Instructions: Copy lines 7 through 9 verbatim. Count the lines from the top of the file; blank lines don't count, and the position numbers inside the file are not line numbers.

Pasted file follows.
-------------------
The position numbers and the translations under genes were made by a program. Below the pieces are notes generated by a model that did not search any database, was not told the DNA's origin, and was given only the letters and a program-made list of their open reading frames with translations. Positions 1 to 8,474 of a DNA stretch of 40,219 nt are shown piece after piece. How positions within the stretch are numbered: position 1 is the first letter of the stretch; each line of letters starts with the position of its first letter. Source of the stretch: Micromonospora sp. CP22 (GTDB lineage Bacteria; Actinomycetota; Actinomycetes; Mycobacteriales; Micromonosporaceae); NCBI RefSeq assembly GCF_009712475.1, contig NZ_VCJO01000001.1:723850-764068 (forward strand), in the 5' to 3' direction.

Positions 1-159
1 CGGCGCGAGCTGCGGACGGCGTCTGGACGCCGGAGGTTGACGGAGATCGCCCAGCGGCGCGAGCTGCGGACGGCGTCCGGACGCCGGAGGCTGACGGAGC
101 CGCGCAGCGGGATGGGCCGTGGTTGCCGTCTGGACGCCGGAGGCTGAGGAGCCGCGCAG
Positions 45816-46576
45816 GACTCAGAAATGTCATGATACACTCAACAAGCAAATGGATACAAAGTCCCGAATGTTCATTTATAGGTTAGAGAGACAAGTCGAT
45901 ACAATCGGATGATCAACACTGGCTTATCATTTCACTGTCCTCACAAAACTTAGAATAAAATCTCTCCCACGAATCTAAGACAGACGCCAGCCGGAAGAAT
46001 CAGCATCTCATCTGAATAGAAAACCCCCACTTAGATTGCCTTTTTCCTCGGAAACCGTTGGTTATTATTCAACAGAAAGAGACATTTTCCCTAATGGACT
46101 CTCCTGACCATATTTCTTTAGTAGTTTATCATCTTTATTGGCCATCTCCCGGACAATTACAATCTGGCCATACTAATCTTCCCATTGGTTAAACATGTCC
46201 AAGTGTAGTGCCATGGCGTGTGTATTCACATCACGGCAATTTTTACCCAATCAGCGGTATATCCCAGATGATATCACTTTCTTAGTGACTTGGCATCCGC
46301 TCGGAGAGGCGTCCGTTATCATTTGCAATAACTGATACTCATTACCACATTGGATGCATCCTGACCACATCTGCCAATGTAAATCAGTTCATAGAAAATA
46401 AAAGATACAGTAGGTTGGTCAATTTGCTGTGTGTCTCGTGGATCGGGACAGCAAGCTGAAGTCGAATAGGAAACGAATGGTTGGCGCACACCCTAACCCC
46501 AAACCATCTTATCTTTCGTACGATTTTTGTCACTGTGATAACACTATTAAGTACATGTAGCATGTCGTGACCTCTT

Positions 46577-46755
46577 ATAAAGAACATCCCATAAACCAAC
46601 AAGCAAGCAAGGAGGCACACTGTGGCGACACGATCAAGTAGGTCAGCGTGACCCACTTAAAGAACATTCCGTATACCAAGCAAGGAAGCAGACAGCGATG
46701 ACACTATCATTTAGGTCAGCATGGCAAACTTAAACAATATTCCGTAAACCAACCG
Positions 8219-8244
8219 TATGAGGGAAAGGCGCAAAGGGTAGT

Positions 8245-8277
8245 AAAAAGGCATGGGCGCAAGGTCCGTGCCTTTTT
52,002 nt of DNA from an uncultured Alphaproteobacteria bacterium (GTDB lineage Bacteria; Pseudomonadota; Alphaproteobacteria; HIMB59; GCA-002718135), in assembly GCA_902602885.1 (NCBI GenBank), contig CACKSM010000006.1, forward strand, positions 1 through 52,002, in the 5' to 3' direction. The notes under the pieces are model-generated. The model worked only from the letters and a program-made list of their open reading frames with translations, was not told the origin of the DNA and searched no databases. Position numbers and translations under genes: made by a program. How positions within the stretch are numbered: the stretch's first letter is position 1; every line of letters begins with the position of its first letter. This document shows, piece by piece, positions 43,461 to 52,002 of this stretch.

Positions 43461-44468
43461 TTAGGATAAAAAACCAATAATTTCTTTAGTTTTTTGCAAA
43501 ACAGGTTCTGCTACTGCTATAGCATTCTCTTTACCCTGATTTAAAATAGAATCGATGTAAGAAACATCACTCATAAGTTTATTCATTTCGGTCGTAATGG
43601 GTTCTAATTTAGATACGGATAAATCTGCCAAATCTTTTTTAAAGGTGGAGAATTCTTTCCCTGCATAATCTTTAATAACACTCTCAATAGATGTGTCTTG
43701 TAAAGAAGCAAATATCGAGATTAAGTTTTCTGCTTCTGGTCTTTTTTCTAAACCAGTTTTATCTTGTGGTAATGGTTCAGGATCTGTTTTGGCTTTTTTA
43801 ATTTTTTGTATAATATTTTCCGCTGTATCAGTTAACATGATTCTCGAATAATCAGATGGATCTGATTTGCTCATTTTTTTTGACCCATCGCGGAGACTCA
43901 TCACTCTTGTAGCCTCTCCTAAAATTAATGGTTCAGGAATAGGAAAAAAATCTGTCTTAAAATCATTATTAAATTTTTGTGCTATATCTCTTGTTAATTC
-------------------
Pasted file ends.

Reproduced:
45901 ACAATCGGATGATCAACACTGGCTTATCATTTCACTGTCCTCACAAAACTTAGAATAAAATCTCTCCCACGAATCTAAGACAGACGCCAGCCGGAAGAAT
46001 CAGCATCTCATCTGAATAGAAAACCCCCACTTAGATTGCCTTTTTCCTCGGAAACCGTTGGTTATTATTCAACAGAAAGAGACATTTTCCCTAATGGACT
46101 CTCCTGACCATATTTCTTTAGTAGTTTATCATCTTTATTGGCCATCTCCCGGACAATTACAATCTGGCCATACTAATCTTCCCATTGGTTAAACATGTCC